The Batman Directed by Matt Reeves. Starring Robert Pattinson and Zoë Kravitz. Plugs: None. Nearest: Cottonwood Mall
The Batman —of course not to be confused with Batman or its many variation and incarnations— is set in a perpetually rainy, decaying, and gloomy Gotham City. Part police procedural and part political thriller, the plot involves a sadistic serial killer dispensing justice (or “justice”) according to his moral code amid the city’s upcoming election.
Along the way he leaves behind a trail of cryptic clues —so, of course, we know he’s The Riddler— about a master plan to rid the city of corruption. Shunned by the police who consider our hero to be a vigilante, Selina Kyle (aka Catwoman, played by Zoë Kravitz) soon shows up to help Batman solve the crime spree.
It’s obvious that director and co-writer Matt Reeves is fascinated by the idea of masks; most of the characters in the first few scenes are masked, and in fact we don’t see Bruce Wayne’s full face until an hour into the film. Masks are an interesting metaphor —and one I researched for my book Bad Clowns— though the treatment in the film is a bit superficial (of course masks provide anonymity and empowerment, but what else?). The film wants to say more than it does about this and other tropes, ranging from class warfare (we’re reminded that Bruce Wayne is among the so-called one percent, despite his family’s legendary philanthropy); to the toxic effects of social media; to the idea that the sins of the father are visited upon the son; to the fine line between confronting evil and becoming it.
The film has eerie echoes of real-life, ranging from the beginning of the film (in which African Americans threaten an Asian-American man) to the end (in which The Riddler’s plan includes a violent election-day takeover).
This version of Batman is a bit more cerebral than other incarnations, less enamored of gadgets than critical analysis. This is a refreshing change, and in some ways a return to his roots as a crime-fighting detective (the character first appeared in the May 1939 issue of Detective Comics). As with Sherlock Holmes, the way he pieces clues together is part of his appeal, though unfortunately Reeves gilds the lily by having Batman “cleverly” solve often incoherent and nonsensical clues.
The Riddler has always been a Grade-B knockoff of The Joker —which is not to say he’s not a fine villain in his own right. He’s got riddles and ciphers, but most of them aren’t clever even by the script’s standards. For example, one of The Riddler’s puzzles involves something “being brought into the light.” This of course can be a metaphor for pretty much anything, from a secret being revealed to an object being exposed to literal sunlight (I suspected it was some sort of photosensitive explosive).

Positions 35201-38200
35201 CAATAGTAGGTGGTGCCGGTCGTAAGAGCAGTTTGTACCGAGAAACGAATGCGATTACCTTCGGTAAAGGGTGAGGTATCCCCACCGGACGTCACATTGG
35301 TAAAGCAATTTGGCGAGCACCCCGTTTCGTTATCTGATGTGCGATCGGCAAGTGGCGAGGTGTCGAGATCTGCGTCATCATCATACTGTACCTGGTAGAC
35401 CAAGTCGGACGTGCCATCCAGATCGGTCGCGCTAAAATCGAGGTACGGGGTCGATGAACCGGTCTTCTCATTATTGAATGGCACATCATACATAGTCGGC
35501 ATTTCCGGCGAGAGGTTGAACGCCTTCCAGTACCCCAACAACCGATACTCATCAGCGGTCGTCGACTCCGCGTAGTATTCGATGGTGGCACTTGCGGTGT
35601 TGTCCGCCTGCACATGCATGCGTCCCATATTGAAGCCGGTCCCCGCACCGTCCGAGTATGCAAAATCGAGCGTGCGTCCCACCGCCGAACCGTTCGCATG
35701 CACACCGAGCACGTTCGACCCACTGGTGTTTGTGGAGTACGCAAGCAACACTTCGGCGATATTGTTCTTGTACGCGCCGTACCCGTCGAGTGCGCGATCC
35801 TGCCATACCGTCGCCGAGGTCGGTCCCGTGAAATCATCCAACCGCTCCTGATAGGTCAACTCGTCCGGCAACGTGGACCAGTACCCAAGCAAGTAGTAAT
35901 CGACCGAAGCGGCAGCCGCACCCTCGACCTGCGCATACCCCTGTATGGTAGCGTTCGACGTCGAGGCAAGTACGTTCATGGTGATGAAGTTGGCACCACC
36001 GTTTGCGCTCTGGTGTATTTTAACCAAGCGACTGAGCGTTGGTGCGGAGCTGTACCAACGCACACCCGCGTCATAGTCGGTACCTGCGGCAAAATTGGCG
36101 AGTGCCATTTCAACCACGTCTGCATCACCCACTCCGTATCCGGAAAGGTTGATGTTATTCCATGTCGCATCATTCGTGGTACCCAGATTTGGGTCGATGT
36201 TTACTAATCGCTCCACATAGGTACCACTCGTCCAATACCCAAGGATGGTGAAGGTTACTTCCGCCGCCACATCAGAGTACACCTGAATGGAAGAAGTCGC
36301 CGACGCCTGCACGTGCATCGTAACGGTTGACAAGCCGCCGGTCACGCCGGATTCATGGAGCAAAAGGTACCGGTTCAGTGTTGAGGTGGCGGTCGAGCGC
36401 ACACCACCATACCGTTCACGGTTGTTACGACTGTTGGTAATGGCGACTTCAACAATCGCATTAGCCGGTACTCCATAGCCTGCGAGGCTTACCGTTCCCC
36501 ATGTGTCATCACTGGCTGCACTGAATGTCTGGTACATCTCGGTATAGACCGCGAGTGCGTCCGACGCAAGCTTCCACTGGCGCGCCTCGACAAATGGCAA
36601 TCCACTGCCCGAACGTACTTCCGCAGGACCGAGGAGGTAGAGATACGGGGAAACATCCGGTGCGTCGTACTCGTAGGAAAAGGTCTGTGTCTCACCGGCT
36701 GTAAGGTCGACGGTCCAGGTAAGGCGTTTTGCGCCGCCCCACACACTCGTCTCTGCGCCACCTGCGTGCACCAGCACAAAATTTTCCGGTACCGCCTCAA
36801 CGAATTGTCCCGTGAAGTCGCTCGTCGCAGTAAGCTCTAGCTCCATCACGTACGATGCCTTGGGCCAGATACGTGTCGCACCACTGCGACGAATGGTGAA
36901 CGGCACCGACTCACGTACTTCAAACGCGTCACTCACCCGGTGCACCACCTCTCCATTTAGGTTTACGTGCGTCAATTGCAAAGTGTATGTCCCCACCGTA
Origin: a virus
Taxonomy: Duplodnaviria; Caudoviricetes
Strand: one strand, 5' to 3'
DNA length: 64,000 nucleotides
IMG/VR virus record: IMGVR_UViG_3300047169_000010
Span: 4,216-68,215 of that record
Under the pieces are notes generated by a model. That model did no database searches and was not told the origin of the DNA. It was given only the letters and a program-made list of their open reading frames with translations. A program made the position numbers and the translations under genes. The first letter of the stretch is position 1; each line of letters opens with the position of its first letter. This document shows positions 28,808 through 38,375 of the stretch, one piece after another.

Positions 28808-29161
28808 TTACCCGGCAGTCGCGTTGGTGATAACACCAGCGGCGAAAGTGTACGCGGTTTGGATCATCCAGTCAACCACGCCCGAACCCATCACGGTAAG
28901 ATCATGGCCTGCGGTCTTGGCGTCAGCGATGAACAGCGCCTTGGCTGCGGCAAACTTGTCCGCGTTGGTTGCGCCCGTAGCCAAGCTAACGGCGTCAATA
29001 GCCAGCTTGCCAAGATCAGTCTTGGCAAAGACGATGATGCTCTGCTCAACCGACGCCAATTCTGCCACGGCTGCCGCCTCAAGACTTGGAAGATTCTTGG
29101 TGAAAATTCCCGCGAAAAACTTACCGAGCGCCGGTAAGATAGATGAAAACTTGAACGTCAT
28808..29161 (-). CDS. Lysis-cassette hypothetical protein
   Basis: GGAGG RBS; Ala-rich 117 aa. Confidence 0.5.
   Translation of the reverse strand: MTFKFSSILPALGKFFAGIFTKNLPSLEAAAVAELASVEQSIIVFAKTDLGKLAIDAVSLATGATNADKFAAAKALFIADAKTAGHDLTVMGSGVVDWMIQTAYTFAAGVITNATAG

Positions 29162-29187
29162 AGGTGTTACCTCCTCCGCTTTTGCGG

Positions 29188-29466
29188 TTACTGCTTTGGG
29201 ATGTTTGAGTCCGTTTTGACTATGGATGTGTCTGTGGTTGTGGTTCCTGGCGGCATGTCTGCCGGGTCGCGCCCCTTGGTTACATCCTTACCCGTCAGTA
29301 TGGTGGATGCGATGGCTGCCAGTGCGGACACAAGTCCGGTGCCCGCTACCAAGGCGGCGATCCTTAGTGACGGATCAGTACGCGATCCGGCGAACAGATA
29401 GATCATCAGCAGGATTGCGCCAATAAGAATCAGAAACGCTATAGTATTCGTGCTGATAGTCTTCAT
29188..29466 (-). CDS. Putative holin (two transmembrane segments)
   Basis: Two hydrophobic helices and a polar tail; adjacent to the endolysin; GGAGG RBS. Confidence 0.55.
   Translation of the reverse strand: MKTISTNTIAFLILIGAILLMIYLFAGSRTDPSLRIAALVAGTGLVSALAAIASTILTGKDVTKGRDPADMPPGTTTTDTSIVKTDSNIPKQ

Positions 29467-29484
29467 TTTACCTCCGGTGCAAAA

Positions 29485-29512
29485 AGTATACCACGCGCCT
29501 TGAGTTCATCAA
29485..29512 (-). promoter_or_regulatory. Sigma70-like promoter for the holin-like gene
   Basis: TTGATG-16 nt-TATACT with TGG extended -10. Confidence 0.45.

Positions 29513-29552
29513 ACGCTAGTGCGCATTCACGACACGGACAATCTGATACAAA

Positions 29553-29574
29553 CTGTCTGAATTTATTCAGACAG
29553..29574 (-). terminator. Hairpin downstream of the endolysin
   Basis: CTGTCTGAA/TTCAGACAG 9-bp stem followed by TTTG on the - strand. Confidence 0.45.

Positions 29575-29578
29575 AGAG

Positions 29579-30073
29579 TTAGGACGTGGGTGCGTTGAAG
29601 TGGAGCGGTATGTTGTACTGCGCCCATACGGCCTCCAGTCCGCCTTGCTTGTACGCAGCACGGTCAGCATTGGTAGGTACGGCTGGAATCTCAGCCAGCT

But no, we eventually find out that the riddle somehow improbably knew for a fact that Batman would appear and do something at a specific place and time, when upon reflection The Riddler couldn’t have known any of it. In another example, Batman just happens to have a random conversation with a random cop who just happens to identify a specific tool used by The Riddler, and Batman just happens to get the idea to use the tool right then and right where he’s standing, which just happens to reveal the Riddler’s master plan, which just happens to occur just as Batman pieces it all together. Had that tool/weapon been tagged into evidence and taken to the police station —as would have been done pretty much anywhere— or if the cop hadn’t been there, or if he hadn’t happened to have casually commented on that tool at that time, or if any number of other events and coincidences hadn’t perfectly aligned, then the third act of the film would not have occurred. I hate to ding a comic book film for such a cartoonish cascade of convenient contrivances, but it undermines the tone of the rest of the film, which is studiously dark and brooding. It’s hard to take the plot too seriously amid such scripted silliness.
Robert Pattinson is a serviceable actor but struggles to command the gravitas of others who have filled out the Batsuit. He delivers most of his lines in a studied low growl, including the genre cliches such as “fear is a tool” and “I gotta do this my way.” Fortunately he is surrounded by the likes of John Torturro, Colin Farrell and Paul Dano, who elevate their scenes. Andy Serkis makes a brief, thankless appearance as Alfred the butler, serving his brooding charge.
The Batman is reminiscent of many other, better films, including Se7en, Phone Booth, Falling Down, and Zodiac. The film would make a pretty good two-hour movie, but is unfortunately padded out to nearly three, only serving to highlight its overly mannered style.
Despite the plot holes and ponderous pace there is much to say for The Batman, from the visual effects to the cinematography. A middling entry into the venerable franchise, it is worth a watch.